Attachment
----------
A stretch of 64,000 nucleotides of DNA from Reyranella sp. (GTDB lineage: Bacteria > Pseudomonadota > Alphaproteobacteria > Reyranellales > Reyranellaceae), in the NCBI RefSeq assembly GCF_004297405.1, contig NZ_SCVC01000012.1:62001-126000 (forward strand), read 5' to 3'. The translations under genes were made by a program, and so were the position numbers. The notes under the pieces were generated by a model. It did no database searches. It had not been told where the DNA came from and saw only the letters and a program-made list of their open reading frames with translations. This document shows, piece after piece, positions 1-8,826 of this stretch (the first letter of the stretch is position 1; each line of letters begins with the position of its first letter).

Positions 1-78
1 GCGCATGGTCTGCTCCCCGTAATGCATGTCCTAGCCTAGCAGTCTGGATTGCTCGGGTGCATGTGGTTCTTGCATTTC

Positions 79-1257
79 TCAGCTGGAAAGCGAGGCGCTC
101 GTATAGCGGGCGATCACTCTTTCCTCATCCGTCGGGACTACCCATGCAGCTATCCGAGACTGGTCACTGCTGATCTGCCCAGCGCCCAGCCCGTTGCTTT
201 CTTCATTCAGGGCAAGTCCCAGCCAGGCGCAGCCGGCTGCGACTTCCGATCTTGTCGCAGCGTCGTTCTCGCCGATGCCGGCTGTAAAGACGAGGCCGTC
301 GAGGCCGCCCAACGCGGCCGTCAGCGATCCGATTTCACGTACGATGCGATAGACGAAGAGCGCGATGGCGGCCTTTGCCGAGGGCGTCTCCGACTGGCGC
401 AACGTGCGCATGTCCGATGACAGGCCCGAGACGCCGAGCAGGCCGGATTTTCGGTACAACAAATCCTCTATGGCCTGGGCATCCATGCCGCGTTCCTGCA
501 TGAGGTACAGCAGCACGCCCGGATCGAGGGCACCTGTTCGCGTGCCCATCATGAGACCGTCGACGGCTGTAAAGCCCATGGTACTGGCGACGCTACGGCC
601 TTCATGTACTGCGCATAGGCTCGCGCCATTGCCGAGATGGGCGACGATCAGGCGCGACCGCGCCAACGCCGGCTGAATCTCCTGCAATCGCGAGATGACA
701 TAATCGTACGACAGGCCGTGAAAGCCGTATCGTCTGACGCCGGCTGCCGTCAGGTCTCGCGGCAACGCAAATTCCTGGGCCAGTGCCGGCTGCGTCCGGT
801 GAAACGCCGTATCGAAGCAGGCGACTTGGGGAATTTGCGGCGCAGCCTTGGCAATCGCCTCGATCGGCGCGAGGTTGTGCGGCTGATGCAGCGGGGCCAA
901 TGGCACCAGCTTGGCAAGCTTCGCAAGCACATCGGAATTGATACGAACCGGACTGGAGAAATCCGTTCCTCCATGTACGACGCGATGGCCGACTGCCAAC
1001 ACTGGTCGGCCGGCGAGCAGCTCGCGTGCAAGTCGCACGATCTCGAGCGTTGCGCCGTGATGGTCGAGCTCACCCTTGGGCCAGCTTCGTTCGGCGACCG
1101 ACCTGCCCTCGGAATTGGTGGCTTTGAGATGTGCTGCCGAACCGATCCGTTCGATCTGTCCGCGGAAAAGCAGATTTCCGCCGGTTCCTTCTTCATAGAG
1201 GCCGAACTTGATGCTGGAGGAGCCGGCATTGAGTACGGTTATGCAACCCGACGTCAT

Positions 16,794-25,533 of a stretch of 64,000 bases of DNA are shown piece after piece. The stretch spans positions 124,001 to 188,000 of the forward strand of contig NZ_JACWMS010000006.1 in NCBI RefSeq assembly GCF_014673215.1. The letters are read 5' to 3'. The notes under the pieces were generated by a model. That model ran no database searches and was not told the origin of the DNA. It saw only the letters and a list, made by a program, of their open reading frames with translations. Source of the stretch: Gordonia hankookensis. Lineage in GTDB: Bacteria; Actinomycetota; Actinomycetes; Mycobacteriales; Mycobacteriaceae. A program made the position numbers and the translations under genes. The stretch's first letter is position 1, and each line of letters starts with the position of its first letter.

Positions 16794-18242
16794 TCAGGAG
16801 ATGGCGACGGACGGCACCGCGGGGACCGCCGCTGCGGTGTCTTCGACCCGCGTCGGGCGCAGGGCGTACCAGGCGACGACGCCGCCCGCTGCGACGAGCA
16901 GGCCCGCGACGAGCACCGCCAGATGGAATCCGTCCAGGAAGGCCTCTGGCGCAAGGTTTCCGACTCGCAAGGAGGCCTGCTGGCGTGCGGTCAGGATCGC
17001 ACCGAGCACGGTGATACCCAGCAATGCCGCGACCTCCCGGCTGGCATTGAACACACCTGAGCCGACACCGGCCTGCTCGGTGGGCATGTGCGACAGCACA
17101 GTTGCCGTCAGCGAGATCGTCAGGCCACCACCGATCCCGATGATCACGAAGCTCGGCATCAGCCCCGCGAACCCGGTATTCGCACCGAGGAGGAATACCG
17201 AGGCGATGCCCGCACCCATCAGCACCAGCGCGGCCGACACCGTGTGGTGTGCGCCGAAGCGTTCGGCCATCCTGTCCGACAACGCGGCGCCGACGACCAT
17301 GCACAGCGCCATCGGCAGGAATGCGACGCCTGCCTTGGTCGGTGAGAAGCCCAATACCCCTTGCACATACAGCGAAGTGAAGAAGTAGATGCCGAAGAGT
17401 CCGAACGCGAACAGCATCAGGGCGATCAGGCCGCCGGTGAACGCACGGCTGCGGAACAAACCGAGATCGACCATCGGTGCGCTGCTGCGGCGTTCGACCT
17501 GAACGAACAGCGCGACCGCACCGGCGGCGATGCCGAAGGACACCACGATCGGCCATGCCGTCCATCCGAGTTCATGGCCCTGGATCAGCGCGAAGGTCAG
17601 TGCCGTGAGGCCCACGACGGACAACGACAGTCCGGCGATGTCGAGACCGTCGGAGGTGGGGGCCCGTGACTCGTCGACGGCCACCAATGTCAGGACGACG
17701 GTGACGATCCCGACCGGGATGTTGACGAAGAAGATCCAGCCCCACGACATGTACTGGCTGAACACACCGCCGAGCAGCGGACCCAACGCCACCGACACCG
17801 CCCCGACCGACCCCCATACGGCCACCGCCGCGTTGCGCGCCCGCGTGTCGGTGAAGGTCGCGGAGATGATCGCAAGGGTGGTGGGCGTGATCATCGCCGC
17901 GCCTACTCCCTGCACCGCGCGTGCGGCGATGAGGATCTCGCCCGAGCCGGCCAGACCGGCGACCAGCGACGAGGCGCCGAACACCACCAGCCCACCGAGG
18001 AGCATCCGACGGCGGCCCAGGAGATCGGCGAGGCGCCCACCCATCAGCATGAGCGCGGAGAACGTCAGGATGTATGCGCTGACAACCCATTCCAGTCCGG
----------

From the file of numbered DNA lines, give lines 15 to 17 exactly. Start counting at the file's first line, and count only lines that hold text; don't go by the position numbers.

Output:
1001 ACTGGTCGGCCGGCGAGCAGCTCGCGTGCAAGTCGCACGATCTCGAGCGTTGCGCCGTGATGGTCGAGCTCACCCTTGGGCCAGCTTCGTTCGGCGACCG
1101 ACCTGCCCTCGGAATTGGTGGCTTTGAGATGTGCTGCCGAACCGATCCGTTCGATCTGTCCGCGGAAAAGCAGATTTCCGCCGGTTCCTTCTTCATAGAG
1201 GCCGAACTTGATGCTGGAGGAGCCGGCATTGAGTACGGTTATGCAACCCGACGTCAT